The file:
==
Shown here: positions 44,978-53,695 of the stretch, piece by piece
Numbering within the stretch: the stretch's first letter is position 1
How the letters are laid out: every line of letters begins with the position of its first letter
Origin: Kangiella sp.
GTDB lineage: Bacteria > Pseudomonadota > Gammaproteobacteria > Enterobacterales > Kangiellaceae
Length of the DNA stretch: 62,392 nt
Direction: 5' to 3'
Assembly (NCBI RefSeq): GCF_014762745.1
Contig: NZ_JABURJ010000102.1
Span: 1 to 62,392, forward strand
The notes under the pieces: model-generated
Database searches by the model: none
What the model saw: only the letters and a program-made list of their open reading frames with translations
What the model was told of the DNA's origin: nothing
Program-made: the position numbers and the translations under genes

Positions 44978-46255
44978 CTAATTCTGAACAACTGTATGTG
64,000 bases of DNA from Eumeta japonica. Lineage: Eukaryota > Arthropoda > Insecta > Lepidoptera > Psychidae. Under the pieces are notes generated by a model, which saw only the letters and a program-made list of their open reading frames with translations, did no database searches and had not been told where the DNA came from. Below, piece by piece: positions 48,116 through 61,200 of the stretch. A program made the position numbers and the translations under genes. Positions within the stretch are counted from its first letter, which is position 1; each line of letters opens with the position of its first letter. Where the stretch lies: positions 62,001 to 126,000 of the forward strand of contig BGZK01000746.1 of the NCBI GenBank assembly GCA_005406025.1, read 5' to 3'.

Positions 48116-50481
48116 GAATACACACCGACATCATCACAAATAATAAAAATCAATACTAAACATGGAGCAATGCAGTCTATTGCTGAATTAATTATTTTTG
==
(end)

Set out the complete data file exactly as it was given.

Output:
Shown here: positions 44,978-53,695 of the stretch, piece by piece
Numbering within the stretch: the stretch's first letter is position 1
How the letters are laid out: every line of letters begins with the position of its first letter
Origin: Kangiella sp.
GTDB lineage: Bacteria > Pseudomonadota > Gammaproteobacteria > Enterobacterales > Kangiellaceae
Length of the DNA stretch: 62,392 nt
Direction: 5' to 3'
Assembly (NCBI RefSeq): GCF_014762745.1
Contig: NZ_JABURJ010000102.1
Span: 1 to 62,392, forward strand
The notes under the pieces: model-generated
Database searches by the model: none
What the model saw: only the letters and a program-made list of their open reading frames with translations
What the model was told of the DNA's origin: nothing
Program-made: the position numbers and the translations under genes

Positions 44978-46255
44978 CTAATTCTGAACAACTGTATGTG
64,000 bases of DNA from Eumeta japonica. Lineage: Eukaryota > Arthropoda > Insecta > Lepidoptera > Psychidae. Under the pieces are notes generated by a model, which saw only the letters and a program-made list of their open reading frames with translations, did no database searches and had not been told where the DNA came from. Below, piece by piece: positions 48,116 through 61,200 of the stretch. A program made the position numbers and the translations under genes. Positions within the stretch are counted from its first letter, which is position 1; each line of letters opens with the position of its first letter. Where the stretch lies: positions 62,001 to 126,000 of the forward strand of contig BGZK01000746.1 of the NCBI GenBank assembly GCA_005406025.1, read 5' to 3'.

Positions 48116-50481
48116 GAATACACACCGACATCATCACAAATAATAAAAATCAATACTAAACATGGAGCAATGCAGTCTATTGCTGAATTAATTATTTTTG